Donations spur opportunities for summer readingTeachers, parents and community members spent two months accumulating 8,000 books. It took three days to distribute them.
By: Maria Lockwood, Superior Telegram
Teachers, parents and community members spent two months accumulating 8,000 books. It took three days to distribute them.
Tuesday, seventh grade students at Superior Middle School browsed through tables piled with the donated books. Some asked for war tales, others for Newbery Medal winners. All of them left with three books apiece, fodder for summer reading.
“It’s an effort to increase summer literacy and provide books for kids,” said SMS Principal Rick Flaherty.
Andrea Tuura, the school’s literacy coach, headed the project. She sent out a call for books in the school newsletter. The response, she said, was amazing.
“Every day the (collection) box was full,” Tuura said.
Retiring teachers donated their classroom collections; a local chiropractor brought dozens of new books.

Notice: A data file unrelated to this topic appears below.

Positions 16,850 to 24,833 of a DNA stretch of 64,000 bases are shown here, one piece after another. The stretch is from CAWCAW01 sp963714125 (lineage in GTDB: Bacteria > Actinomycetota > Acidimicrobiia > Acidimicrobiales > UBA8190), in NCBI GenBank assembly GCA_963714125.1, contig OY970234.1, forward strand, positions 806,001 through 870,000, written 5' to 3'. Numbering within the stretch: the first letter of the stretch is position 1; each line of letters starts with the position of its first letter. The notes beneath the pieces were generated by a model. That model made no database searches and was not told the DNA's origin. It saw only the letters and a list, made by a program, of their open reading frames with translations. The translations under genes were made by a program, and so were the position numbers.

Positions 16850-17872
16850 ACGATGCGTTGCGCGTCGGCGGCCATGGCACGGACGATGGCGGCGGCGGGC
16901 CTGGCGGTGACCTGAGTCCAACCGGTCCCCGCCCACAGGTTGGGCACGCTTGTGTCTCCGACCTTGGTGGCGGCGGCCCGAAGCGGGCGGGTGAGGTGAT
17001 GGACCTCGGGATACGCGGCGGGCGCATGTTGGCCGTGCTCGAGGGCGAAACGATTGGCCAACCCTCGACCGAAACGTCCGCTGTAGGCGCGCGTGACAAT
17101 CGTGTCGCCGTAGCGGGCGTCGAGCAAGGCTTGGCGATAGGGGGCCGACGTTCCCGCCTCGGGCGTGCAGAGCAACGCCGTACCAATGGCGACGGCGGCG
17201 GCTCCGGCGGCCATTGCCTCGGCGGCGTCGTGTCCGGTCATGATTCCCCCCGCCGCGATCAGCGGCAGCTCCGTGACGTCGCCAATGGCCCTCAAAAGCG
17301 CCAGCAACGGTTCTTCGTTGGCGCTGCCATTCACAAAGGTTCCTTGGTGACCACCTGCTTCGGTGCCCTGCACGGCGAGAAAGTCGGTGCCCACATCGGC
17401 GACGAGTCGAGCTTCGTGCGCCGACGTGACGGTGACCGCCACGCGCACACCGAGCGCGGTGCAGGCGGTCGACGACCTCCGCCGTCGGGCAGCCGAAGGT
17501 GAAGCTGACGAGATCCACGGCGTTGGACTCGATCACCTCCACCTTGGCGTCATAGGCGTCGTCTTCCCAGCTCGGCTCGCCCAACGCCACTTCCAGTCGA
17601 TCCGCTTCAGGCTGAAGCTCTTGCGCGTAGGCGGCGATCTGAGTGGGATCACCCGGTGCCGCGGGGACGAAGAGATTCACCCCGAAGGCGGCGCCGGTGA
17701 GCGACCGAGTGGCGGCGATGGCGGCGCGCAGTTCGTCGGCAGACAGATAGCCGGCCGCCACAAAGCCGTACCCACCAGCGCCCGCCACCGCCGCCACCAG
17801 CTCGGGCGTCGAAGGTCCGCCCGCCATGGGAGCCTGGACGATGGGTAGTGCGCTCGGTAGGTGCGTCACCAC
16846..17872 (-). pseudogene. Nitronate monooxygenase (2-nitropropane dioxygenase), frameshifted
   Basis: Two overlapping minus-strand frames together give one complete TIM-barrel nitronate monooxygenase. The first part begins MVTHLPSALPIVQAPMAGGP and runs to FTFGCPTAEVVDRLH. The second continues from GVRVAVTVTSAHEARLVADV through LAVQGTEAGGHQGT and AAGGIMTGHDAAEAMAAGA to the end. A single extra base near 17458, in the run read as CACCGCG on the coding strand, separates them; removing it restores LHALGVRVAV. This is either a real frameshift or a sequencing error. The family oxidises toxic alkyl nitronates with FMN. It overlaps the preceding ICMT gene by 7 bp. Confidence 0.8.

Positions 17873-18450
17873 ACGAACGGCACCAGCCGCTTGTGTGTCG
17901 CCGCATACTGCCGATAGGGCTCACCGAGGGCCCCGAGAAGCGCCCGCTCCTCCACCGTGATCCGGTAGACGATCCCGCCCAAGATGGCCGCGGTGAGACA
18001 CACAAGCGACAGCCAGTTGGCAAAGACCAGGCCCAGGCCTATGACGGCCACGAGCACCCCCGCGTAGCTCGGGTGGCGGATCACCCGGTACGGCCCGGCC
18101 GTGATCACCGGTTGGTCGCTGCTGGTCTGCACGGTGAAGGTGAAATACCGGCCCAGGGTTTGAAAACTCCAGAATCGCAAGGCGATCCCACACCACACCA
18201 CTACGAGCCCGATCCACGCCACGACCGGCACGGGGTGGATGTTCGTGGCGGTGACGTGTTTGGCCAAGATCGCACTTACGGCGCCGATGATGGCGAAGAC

“People have emptied out their home libraries,” for kids, Flaherty said.
The book give-away is an attempt to prevent summer reading loss.
“The research is clear that children who don’t read during the summer can lose up to three months of reading progress and that loss has a cumulative, long-term effect,” Tuura wrote in a summer reading guide for parents.
The amount of free reading done outside of school translates into growth in vocabulary, reading comprehension, verbal fluency and general information. Students who read independently become better readers and score higher on achievement test in all subject areas, Tuura said.
Her parent’s guide includes ideas to encourage reading, from setting an example to dropping by the local library. Parents can sneak in some reading with song lyrics, cookbooks, food labels, instructions and comic books. They can even read out loud to their children.
“Every bit of reading counts,” Tuura said.
Not all of the book donations were young adult fare. Many children’s books were collected. Tuura encouraged students to take some of them home, as well, and read to their younger siblings during the summer.